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Who Listens to the Radio?

PostPosted: Sun Jan 04, 2015 11:53 am
by Jamie Renton
Just listening to Cerys on 6 Music at the moment and expect I'm not alone amongst forumistas in doing so. She's good, maybe the best we've got right now.

I also regularly enjoy Radio 3's World on Three and Late Junction (especially when Max Reinhardt's hosting), David Rodigan's "real authentic reggae" programme on 1xtra and Giles Peterson's Worldwide and Don Lett's Culture Clash Radio on 6 Music. As well as SOAS radio's Wednesday afternoon broadcasts (DJ Ritu, Madeira Verde, Russ Jones and Cal Tjader) and Ian Anderson's fRoots Radio podcast.

There are also programmes that I sometimes give a listen to for the music, in spite of finding the presenter's style grating (Huey Morgan, Craig Charles)

Do other forumistas still have music programmes they regularly listen to? And if so, how do you listen? I'm increasingly going to i-Player and the like (i often use Cerys' programme as a pick- me-up in the office on a Monday morning). That said, I've got a digital radio on my bedside table and love letting it soundtrack whatever I'm reading at night.

I mainly listen to discover new music and tend to get a bit restless when, for example, Cerys plays too much familiar stuff. Generally preferring to be surprised and delighted by what I hear, rather than reassured. Am I alone in this?

So who else is listening to what when it comes to music radio right now?

Re: Who Listens to the Radio?

PostPosted: Sun Jan 04, 2015 12:22 pm
by Jamie Renton
Jamie Renton wrote:Just listening to Cerys on 6 Music at the moment and expect I'm not alone amongst forumistas in doing so.

Cerys just read out a text from NormanD, clearly I'm not alone in tuning in.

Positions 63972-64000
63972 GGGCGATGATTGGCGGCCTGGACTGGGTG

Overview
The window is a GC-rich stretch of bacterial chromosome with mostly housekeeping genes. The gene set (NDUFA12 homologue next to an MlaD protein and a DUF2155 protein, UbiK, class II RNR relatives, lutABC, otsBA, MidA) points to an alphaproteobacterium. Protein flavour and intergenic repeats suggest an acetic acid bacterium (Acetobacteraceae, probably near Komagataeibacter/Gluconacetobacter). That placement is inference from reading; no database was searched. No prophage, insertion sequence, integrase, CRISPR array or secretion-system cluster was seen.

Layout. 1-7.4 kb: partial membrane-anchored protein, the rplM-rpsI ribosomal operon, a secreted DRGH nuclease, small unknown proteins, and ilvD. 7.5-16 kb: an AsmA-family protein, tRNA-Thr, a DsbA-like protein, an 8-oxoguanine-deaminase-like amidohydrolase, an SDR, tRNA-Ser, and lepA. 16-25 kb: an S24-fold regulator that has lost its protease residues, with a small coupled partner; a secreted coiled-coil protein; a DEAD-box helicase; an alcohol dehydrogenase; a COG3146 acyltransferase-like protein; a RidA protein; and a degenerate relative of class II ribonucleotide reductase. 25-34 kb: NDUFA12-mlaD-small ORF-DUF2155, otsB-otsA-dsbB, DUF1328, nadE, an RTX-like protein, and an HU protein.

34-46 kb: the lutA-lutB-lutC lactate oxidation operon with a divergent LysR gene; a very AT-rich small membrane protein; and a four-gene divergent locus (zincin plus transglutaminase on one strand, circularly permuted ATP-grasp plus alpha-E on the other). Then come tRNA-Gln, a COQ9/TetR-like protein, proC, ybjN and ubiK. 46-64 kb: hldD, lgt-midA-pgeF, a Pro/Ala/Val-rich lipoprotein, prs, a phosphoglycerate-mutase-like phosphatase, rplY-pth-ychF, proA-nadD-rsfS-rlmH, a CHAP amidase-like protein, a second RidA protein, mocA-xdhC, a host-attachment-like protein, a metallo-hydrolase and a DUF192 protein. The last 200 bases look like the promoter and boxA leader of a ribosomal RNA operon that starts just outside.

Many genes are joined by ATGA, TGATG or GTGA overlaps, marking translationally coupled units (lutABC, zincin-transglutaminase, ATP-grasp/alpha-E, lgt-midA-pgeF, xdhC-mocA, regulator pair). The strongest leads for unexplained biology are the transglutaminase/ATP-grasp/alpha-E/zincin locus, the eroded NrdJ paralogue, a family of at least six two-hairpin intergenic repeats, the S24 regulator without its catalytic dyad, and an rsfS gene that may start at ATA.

Re: Who Listens to the Radio?

PostPosted: Sun Jan 04, 2015 3:51 pm
by will vine
Most of us come to be here on this forum as the result of listening to the radio. Charlie was such an engaging broadcaster; A leader, a fellow traveller and a friend. Other people will have had similar relationships with enthusiasts who invite you in like John Peel, Andy Kershaw, Ritu, and Cerys (I too have heard mention of NormanD and Rob Hall on her programme suggesting it could be quite an intimate little clubhouse for us lot).

When Charlie hit the airwaves with Honky Tonk I was bowled over from the start. It became unmissable even though Sunday lunchtime wasn't the most convenient time for me (playing football and drinking). I used to tape it primarily as a way of not missing it, though over years I replayed many programmes over and over (don't ask, sadly the tapes are long gone), but it was the act of hearing it live.....musicians and fans ringing in...the litany of the upcoming gigs...and SO local, like the small american stations I was only just beginning to hear about. That was THE THING. Similarly, Saturday night on GLR also became unmissable. Imagine - staying in on a Saturday night!